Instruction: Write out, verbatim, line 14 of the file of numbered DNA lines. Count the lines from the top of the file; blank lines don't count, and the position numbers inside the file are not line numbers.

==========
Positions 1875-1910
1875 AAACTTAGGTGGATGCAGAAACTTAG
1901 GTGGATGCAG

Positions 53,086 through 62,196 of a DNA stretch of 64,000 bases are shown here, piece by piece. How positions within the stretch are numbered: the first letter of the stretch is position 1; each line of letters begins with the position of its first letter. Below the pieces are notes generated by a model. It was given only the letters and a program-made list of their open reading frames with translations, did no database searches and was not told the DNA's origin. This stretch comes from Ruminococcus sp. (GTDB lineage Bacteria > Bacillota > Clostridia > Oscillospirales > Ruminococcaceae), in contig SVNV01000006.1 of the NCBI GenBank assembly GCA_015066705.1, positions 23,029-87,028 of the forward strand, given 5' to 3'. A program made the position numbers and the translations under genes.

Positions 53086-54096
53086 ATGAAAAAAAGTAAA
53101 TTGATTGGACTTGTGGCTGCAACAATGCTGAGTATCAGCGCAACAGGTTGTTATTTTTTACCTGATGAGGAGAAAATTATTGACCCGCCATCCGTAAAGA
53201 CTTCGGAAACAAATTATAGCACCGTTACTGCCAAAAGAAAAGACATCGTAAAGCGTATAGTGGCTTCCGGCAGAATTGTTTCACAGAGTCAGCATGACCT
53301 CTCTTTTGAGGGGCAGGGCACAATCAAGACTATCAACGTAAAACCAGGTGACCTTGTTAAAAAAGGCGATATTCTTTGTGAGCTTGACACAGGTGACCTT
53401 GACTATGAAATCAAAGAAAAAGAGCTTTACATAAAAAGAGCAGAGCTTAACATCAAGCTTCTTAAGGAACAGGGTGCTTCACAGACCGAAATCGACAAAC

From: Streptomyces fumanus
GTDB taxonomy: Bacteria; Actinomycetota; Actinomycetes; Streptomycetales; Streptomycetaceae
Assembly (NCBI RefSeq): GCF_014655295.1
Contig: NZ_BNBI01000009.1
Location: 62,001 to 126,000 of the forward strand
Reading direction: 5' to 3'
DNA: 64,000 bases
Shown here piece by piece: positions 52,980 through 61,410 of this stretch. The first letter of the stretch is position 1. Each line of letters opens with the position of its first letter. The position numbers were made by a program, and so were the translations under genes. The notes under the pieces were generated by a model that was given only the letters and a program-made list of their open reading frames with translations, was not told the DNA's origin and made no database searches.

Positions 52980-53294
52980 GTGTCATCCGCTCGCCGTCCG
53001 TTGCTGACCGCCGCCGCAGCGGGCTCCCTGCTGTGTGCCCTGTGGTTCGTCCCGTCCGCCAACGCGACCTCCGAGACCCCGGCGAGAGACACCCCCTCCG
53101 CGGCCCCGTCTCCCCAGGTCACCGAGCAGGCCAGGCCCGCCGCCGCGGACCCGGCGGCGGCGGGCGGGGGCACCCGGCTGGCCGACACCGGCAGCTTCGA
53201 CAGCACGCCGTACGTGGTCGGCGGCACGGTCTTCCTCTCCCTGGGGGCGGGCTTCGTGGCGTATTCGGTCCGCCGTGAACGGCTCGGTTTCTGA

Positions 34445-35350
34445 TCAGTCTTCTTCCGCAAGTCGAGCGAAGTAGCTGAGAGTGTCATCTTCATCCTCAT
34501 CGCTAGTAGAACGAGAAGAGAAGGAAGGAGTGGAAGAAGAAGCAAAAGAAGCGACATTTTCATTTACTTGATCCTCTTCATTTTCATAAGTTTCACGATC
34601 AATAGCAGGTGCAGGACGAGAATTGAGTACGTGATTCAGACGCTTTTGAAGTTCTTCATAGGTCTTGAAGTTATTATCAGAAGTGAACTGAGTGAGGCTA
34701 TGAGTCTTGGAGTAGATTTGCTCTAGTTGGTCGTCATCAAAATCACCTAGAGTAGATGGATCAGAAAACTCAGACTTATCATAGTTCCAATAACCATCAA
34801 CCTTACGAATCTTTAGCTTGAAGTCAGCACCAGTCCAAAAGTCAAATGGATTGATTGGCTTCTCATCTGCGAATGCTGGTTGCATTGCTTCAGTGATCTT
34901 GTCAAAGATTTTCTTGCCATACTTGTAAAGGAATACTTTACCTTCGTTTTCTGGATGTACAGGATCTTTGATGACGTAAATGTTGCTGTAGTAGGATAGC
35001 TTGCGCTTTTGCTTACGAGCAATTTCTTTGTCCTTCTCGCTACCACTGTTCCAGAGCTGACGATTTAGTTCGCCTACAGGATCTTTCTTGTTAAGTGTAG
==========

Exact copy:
Contig: NZ_BNBI01000009.1